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EITI in Mexico: strengthening energy reforms

Together with Guyana, two countries in the Americas set to implement the EITI

Mexico and Guyana have submitted EITI candidature applications to be considered by the EITI Board in Manila on 25-26 October.

Mexico – consolidating transparency through the EITI

In 2013 Mexico passed a constitutional reform to allow, for the first time in almost a century, private investment in the Mexican oil and gas sector. One of the central aims of the reforms is to bring transparency to how the sector is managed. From awarding licenses to collecting revenues from the companies to the use of those revenues, the reforms sought to embed transparency in government practices and systems. Since 2016, Mexico has conducted a series of bidding rounds to allocate oil and gas blocks. Other key reforms include the creation of the Mexican National Oil Fund. The EITI is seen as the tool to consolidate these transparency reforms into management of the sector.

More broadly, open government has been a priority for Mexico. From the start the EITI has been linked to other open data platforms. The EITI portal will be part of a number of other tools to ensure the public has access to information from licensing to the use of extractive revenues through to the national budget.

Mexico is the second largest economy in Latin America. The country is believed to have significant potential in both shallow and deep-water oil in the Gulf of Mexico. The bidding rounds conducted in the last year has attracted important investment. Proven oil reserves declined in Mexico in the last decades due to lack of investment. The current strategic plan seeks to increase the prospective volume of resources to 47 billion barrels. All in all, it is expected that Mexico’s oil and gas sector will bring important revenues over the coming years. Mexico EITI will ensure that the public has prompt information about revenue collection.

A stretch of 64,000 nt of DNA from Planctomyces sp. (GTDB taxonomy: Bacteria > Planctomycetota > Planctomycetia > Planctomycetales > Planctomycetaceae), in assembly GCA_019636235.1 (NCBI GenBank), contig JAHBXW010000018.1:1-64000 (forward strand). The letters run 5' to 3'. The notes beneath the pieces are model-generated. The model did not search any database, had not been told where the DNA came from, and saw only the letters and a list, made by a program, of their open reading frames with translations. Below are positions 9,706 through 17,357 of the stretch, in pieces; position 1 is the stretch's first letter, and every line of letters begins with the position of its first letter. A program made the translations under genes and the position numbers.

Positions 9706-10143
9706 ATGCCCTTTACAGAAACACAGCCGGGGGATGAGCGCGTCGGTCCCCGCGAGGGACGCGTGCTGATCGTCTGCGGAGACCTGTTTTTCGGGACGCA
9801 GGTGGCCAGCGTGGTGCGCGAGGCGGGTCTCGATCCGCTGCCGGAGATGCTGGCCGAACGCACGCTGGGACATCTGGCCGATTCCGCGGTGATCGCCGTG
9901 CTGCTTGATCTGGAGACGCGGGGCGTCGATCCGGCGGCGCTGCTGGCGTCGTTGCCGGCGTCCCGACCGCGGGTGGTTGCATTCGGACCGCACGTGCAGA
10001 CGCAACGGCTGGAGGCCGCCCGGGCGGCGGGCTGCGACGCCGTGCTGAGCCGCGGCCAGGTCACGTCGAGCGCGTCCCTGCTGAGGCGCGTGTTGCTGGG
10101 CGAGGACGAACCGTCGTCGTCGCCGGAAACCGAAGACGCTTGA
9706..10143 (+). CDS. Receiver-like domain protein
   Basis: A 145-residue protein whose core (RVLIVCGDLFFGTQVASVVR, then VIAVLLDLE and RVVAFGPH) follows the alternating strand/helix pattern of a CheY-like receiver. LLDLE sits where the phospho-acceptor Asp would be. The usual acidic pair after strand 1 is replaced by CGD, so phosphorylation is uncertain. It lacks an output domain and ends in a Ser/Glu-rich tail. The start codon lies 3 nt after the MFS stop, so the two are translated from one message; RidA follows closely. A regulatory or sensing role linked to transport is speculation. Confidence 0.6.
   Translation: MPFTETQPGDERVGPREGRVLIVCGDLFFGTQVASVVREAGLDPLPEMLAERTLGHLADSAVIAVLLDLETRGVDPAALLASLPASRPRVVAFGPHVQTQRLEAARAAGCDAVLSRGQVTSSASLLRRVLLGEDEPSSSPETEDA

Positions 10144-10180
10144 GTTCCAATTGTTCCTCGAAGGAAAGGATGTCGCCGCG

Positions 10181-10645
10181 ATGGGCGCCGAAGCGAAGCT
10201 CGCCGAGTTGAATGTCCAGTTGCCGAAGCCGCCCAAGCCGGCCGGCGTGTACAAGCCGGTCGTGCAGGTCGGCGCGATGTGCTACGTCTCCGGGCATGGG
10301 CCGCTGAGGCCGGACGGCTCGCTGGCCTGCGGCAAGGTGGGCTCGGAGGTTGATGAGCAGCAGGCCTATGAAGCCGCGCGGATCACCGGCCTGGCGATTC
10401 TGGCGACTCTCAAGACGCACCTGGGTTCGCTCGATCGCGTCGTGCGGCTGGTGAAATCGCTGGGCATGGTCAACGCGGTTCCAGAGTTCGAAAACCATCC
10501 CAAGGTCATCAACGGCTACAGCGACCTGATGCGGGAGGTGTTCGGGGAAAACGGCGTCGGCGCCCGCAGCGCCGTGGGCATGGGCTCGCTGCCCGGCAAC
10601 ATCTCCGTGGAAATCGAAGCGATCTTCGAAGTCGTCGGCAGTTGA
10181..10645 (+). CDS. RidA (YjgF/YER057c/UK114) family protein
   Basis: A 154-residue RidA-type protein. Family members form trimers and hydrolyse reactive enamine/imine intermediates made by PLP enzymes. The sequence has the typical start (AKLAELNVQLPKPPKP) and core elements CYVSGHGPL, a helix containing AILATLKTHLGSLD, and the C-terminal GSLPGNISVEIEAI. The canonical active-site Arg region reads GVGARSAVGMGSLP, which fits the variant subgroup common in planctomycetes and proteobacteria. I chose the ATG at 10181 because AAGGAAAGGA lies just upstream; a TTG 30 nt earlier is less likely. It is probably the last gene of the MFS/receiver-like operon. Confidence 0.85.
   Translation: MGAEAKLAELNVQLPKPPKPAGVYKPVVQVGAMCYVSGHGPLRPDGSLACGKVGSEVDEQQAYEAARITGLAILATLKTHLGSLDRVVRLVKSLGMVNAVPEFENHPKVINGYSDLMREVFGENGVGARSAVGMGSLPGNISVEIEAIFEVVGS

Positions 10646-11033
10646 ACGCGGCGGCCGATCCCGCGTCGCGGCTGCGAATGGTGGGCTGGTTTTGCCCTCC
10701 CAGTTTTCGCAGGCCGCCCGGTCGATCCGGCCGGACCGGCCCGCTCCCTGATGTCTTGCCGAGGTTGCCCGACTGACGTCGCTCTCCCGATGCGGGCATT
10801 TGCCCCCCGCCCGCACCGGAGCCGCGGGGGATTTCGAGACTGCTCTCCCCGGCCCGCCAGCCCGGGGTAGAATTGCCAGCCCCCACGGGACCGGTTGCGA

Mexico’s EITI application is available here.

Guyana to also join the EITI

Guyana, with a population of less than 800,000 habitants and a GDP per capita (purchasing power parity) of USD 7,900, is already a resource-rich country. Gold and bauxite account for more than 40% of total exports. Now Guyana is expected to become a significant oil producer. ExxonMobil and other major companies are developing one of the largest oil discoveries of the past decade. Production is expected to begin by 2020 and the investment for the development phase alone is expected to be over USD 4.4b, equivalent to almost USD 6,000 per citizen.  

The Government of Guyana is working with partners such as the IADB and the IMF to put together a solid institutional framework  to manage future oil wealth. The EITI is seen as in integral part of this strategy.

Guyana’s EITI application is available here.